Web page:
Fortunately, quite a few of these bikes were reported stolen (not everybody found the ransom instructions), the media picked up on it, forcing the police to take a stance. It took them a week to return with the verdict: removing people's bikes is theft, and asking ransom not legal. You don’t say?

What infuriates me the most is not that someone came up with such an evil plan, but the fact that stores were willing to declare Copenhagen cyclists war. The majority of Copenhageners get around by bike. I mean, come on? Among businesses that consider cycling customers a nuisance are Danske Bank (the curse of our country, this bank, devoid of social responsibility), a mediocre jewelry company, that deserves no mention here, and even a bar, “The Moose”. Slow clap. 

It would have been so simple to install a bike rack in front of the business, like it is done all over Berlin, for instance. Perhaps with a small greeting: Welcome, my non polluting friend. No? I guess not. Even though it would have been cheaper to install than this crap, and the subscription that goes with it:

Of course this is a symptom of what we have been saying all along: there is an embarrassing shortage of bike parking options in Copenhagen, both in the commercial and residential areas. Cars have all the road space, and they are fighting tooth and nail to keep it that way. Until the city comes up with an appropriate solution, our only option is to use the streets and block the sidewalks.

24 July 2014

Come rain or come shine

Copenhagernes will look back at this summer, and call it the best in years. It really is. But it is also too damn much with this crazy heat wave and endless sleepless tropical nights. It just crosses a line when your brain starts melting on you. Not to sound ungrateful (feel free to remind me of this come the dungeon), because I also love the long days, the clear skies and living in a skimpy summer dress. As always, it is about making the best of it. Come rain or come shine.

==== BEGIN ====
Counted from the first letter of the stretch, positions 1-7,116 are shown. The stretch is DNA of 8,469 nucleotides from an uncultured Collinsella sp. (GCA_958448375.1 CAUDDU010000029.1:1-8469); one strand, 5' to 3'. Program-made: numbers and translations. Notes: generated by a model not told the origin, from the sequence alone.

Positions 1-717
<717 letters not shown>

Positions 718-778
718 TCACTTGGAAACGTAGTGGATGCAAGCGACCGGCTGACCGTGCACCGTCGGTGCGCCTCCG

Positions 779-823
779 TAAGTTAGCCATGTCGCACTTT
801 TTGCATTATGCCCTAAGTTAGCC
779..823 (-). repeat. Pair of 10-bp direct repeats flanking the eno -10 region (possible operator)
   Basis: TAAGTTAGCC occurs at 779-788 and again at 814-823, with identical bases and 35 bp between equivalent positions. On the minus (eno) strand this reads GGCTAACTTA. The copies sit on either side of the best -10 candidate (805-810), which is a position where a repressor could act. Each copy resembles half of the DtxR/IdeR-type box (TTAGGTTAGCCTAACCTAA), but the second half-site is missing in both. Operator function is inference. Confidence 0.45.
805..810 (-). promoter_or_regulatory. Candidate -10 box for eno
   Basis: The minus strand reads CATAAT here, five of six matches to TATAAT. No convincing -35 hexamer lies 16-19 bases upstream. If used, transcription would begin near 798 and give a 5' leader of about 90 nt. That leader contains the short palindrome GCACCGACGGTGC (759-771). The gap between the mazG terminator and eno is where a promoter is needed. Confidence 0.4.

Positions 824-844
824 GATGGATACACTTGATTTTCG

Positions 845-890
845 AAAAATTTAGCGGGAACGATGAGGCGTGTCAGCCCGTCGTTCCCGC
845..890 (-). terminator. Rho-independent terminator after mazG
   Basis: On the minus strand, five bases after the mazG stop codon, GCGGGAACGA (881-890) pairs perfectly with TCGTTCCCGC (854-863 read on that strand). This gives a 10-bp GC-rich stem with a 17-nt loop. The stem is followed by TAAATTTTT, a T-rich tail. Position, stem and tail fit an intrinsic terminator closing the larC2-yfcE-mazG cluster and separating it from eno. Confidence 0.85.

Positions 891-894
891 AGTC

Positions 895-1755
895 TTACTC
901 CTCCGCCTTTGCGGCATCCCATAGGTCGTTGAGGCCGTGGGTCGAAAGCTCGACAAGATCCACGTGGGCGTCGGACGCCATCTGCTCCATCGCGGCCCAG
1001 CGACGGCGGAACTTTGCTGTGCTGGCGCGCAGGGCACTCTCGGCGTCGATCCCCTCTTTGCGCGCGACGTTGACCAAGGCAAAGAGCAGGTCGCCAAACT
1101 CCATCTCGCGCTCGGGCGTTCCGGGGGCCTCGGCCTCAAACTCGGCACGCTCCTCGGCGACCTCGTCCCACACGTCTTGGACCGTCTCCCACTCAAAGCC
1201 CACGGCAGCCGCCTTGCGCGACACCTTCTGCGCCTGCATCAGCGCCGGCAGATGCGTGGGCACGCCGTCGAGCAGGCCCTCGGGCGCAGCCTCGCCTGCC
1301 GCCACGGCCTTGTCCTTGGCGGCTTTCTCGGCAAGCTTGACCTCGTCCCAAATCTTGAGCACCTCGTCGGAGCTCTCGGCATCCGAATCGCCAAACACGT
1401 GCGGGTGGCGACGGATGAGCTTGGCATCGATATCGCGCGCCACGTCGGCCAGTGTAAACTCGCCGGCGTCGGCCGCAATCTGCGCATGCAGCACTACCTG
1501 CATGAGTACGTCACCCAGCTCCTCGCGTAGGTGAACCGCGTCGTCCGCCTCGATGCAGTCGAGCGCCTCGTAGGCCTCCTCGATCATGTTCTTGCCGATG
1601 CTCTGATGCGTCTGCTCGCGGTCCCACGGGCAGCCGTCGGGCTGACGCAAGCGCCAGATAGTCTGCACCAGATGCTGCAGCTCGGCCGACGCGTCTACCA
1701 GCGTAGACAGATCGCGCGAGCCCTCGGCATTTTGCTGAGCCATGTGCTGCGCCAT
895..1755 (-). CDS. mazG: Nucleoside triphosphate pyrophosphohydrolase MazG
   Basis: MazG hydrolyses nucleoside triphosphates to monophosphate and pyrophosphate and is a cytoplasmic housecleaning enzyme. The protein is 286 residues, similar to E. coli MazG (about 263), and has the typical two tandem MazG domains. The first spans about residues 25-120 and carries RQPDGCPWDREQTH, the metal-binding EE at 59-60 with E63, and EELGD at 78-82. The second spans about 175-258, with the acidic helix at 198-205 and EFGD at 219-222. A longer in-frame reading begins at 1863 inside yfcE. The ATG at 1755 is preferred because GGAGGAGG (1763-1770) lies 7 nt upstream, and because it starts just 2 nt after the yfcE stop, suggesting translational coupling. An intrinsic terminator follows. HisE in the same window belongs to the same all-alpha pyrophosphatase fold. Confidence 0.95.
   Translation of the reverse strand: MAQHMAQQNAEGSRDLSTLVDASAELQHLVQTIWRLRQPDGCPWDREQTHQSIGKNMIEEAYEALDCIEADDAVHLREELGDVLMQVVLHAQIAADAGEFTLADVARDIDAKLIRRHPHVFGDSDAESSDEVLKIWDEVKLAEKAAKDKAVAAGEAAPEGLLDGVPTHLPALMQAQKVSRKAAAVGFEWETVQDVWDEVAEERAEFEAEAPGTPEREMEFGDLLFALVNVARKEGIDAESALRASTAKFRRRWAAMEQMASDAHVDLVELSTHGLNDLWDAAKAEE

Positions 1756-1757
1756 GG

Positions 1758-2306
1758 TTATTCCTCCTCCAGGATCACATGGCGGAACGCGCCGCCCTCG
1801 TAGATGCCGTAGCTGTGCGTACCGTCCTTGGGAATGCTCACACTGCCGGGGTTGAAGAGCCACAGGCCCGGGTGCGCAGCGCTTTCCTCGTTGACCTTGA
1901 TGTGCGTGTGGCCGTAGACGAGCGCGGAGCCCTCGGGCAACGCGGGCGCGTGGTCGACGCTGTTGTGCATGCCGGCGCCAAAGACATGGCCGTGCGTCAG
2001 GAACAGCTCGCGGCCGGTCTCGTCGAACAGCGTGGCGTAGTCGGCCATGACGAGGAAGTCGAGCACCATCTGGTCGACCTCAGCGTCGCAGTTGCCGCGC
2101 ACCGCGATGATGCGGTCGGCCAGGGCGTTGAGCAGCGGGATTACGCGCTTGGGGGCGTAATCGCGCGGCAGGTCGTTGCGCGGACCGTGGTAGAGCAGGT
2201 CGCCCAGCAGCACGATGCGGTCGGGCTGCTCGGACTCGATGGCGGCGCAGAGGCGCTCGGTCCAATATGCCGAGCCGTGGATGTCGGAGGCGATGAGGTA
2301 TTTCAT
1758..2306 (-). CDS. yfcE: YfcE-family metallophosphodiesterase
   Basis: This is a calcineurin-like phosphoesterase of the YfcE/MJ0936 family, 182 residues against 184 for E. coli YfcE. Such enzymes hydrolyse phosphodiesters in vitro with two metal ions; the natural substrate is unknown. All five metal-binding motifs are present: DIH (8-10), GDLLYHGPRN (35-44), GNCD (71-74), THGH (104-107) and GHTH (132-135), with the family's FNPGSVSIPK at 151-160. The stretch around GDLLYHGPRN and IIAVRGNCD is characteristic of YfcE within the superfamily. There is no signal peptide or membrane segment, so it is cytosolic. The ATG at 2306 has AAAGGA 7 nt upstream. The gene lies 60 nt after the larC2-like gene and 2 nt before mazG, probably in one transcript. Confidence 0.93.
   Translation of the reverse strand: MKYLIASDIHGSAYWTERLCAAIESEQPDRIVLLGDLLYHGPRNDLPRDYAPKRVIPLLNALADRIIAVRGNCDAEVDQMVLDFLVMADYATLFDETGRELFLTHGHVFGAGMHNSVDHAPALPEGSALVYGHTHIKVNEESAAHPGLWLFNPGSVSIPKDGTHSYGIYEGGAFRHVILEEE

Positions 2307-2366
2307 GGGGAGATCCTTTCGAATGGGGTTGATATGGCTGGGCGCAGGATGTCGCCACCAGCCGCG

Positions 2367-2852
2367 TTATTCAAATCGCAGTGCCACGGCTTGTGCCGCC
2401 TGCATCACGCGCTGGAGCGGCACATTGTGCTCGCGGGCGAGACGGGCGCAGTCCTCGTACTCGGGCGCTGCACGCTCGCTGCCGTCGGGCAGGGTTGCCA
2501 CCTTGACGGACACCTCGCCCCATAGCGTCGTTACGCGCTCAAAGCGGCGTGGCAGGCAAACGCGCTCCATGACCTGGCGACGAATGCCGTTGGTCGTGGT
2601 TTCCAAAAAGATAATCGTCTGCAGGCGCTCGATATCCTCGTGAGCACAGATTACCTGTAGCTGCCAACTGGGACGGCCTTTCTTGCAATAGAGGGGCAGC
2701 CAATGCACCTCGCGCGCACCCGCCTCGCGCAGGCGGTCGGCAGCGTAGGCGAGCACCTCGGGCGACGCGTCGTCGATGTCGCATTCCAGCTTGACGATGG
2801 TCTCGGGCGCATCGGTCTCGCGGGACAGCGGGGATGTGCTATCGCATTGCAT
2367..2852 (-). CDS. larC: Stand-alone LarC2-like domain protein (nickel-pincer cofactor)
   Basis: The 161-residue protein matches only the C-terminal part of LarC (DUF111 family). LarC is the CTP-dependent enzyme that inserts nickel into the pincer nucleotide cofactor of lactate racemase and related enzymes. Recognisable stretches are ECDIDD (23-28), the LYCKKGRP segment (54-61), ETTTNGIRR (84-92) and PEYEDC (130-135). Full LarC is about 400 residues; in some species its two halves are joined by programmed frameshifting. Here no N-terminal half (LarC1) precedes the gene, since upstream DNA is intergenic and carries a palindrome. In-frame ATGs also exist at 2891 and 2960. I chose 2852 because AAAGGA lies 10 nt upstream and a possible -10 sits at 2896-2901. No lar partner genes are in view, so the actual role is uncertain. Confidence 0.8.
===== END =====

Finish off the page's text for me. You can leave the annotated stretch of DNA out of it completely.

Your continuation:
It is kind of poetic how the shadow only comes alive in the sun. The two of them put on quite a show these days.

Light and shadow

Half and half

Shadow stairs

Fleeting shadow-stairs, to be enjoyed while they last.

The summercycle goes from one extreme to the other. After a while of boiling heat, burnt grass and suffering trees, nature compensates with heavy rain. Followed by more complaining, of course. Until you remember the puddle action.

Floating Copenhagen tourists

Toying with Copenhagen tourists. Making them float...

Sliding Copenhagen tourists

...and slide. Without understanding the words, I knew they were talking about the strange girl crouching before them in the street. "What’s she doing? What’s she doing?"

Smiles. I think?

 “Aaaaaaahhhh” this was the moment that they realised what I was doing. Ha. Thank you for playing.